Spanish authorities said Friday the deadly attacks in Barcelona and a seaside town are linked and long-planned by a terrorist cell. While several people have been arrested in connection with the attacks, the driver who plowed through pedestrians on Las Ramblas is still at large and police are searching for other suspects. ISIS claimed responsibility for the Barcelona attack, which killed 13 people and injured over 100.
Early Friday morning, police killed five suspects in the town of Cambrils after another car attack left one person dead and several others injured. Authorities said the attacks were connected, and also linked with an explosion on Wednesday that left one dead. Police believe the explosion in the terror cell’s house in Alcanar, Spain was accidental and destroyed material the perpetrators had expected to use in their attacks.
The Cipher Brief’s Mackenzie Weinger spoke with General Michael Hayden, former Director of the NSA and CIA to get his thoughts on what happened in Spain, the threat situation in the country, and what this says about ISIS’ evolution.
The Cipher Brief: We’ve heard a lot in recent days about both the high level of quality in the Spanish counterterrorism force as well as the high level of threat that Spain faces given its geography and history. Spanish CT forces have foiled a number of plots in recent years. Is this a case of “the bad guys only have to be right once”?
General Michael Hayden: It is, which is not to say you shouldn’t go to school on this and up your game, and so on, but everybody who’s been in this business and I’ve been watching and reading your posts – Bruce Hoffman, John McLaughlin, Jim Clapper – have all commented on the quality of the Spanish services and that’s been my life experience as well. They’re very good; they’ve got a lot of legal running room that the government has given them, especially after the 2004 attack. They’re very serious about this. And yet, you still have this attack take place.
So why is Spain on the front line? Number 1, geography. No surprise most of these young men were Moroccans – separated from Spain by a few miles. Number 2, you’ve got the whole history of the old Islamic Caliphate in al-Andalus.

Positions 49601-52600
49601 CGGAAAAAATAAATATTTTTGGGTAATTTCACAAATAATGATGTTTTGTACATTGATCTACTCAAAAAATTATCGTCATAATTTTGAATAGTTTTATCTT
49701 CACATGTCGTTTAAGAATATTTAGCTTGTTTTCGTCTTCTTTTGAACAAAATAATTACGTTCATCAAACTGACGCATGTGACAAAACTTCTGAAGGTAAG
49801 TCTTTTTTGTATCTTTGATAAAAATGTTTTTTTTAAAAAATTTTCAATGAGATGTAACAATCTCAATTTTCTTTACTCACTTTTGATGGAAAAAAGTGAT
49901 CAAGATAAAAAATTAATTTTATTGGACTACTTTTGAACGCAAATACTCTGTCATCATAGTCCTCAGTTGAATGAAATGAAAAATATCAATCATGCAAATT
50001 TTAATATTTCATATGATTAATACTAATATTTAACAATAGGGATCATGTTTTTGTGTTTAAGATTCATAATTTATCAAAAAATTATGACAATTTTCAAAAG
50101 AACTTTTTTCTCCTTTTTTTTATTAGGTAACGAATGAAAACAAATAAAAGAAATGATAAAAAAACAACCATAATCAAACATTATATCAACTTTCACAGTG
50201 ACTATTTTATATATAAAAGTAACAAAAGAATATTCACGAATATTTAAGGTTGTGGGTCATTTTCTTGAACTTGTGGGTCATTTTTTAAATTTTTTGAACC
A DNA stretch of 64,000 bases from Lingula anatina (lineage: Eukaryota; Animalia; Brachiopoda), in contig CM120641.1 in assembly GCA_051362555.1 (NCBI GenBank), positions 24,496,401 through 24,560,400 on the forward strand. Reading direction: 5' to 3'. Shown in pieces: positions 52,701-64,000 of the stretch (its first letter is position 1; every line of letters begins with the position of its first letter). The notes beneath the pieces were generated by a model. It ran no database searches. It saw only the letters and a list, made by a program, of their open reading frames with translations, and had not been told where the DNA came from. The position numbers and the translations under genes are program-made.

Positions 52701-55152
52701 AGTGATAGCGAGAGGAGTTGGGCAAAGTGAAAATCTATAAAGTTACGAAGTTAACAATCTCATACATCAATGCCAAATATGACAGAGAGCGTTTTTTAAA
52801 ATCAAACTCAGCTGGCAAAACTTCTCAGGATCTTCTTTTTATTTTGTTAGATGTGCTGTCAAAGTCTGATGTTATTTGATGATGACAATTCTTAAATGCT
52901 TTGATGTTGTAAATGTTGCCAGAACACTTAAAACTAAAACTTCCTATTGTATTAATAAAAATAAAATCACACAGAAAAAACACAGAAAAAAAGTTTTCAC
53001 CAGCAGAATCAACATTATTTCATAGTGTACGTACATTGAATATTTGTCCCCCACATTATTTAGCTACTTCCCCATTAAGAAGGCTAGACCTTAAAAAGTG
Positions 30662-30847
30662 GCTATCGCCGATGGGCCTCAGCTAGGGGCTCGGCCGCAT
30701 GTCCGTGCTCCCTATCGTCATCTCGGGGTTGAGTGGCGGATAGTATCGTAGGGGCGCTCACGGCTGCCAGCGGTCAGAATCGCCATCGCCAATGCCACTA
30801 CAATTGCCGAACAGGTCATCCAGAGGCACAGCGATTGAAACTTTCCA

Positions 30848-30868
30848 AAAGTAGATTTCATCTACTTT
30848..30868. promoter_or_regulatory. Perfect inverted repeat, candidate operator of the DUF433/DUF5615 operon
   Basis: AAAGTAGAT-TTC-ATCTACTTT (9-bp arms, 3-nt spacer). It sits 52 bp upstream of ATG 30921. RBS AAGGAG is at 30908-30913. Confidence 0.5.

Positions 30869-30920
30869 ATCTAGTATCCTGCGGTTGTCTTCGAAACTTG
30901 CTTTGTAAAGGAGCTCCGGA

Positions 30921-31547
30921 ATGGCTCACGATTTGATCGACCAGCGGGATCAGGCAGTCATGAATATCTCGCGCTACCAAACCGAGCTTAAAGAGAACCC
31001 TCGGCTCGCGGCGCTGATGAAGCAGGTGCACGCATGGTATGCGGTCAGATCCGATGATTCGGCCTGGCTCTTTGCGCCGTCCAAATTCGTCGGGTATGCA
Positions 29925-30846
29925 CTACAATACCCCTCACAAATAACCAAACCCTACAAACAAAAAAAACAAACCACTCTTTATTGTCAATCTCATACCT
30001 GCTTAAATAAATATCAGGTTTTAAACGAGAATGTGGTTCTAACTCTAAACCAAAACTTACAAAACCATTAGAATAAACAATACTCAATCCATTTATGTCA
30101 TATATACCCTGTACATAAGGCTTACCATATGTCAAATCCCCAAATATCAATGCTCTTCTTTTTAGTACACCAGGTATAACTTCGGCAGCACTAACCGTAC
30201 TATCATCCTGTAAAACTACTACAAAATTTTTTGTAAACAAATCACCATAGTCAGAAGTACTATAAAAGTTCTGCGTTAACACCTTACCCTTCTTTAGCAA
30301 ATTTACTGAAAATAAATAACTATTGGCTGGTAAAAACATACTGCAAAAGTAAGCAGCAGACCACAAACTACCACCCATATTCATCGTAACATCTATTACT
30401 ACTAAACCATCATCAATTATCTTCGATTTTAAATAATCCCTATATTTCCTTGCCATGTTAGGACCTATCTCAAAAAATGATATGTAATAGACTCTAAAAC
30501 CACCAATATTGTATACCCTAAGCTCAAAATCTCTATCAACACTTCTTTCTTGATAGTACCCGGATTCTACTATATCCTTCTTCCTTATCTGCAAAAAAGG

But Spain hasn’t been on the front lines in the fight against ISIS; it’s contributed – but it’s not like the French or the British or certainly the Americans. And yet – the Spanish are still targeted.
TCB: A gas explosion on Wednesday was reportedly the result of an accident with materials the terrorists planned to use on Las Ramblas. Authorities have also tied the attack to the shooting in Cambrils Friday morning. What do you make of how coordinated this attack seems to have been?
Hayden: It makes me more worried. This is not what might have been spur of the moment in Berlin, or spur of the moment in Nice, or one or two individuals and not a long planning cycle.
This appears to be a pretty extensive cell and a fairly complex attack, elements of which failed, which seems to have been building with a fairly large number of people for a fairly long period of time.
Again, despite everything I’ve said about the quality of the Spanish services, it will cause them an awful lot of introspection since it wasn’t this short-fuse, lone individual acting.
TCB: Would you say this is a result of pressure on the Caliphate? Is this part of the long-predicted turn to spectacular coordinated attacks in Europe now that they are losing territory? If so, what should be done differently, if anything?
Hayden: We always predicted this is what the Caliphate would have to do once it lost its physical space. It remains active in virtual space, it inspires others.
A really good question is: as complex as this attack was, as long term as the planning seems to have been, were there any connections back to the Caliphate, to Syria? That’s something the Spanish authorities are really going to want to investigate.
It would be really interesting – or rather, scary – if this was a self-motivated, self-initiated, inspired attack. Long term, complex and multi-actor. We’ve not seen much of that before.
TCB: You brought up Morocco. On Friday, there was an incident in Finland. I believe they opened their first ever terrorism investigation into a stabbing attack. The one suspect they’ve arrested is of Moroccan origin and I believe the others they’ve arrested are also of Moroccan origin. Can you speak to the connections between Morocco and extremism as well as any CT efforts in the country?
Hayden: You’ve got several dynamics here. One is that a lot of Moroccans participated in ISIS. Per capita, it may be behind only Tunisia. You’ve got a lot of disaffected folks there in Morocco. But the Moroccans also have good security services. Frankly, King Mohamed being a direct descendant of the Prophet himself, might force some – some – Moroccan terrorists to think they need to go abroad to work their evil rather than do it at home. Just speculation.
TCB: What’s missing in the reporting on this incident?
Hayden: As sad and tragic as this was, I think there’s been calm thinking about what this means and what it teaches us about the future. I hate being the one who says this but it might teach us something about the limits of our ability to prevent things like this.
But I come back to one fulcrum point: assuming this attack fits the model of the lone-wolf, inspired attack, it is much more complex with more actors, so one really wants to learn more about them.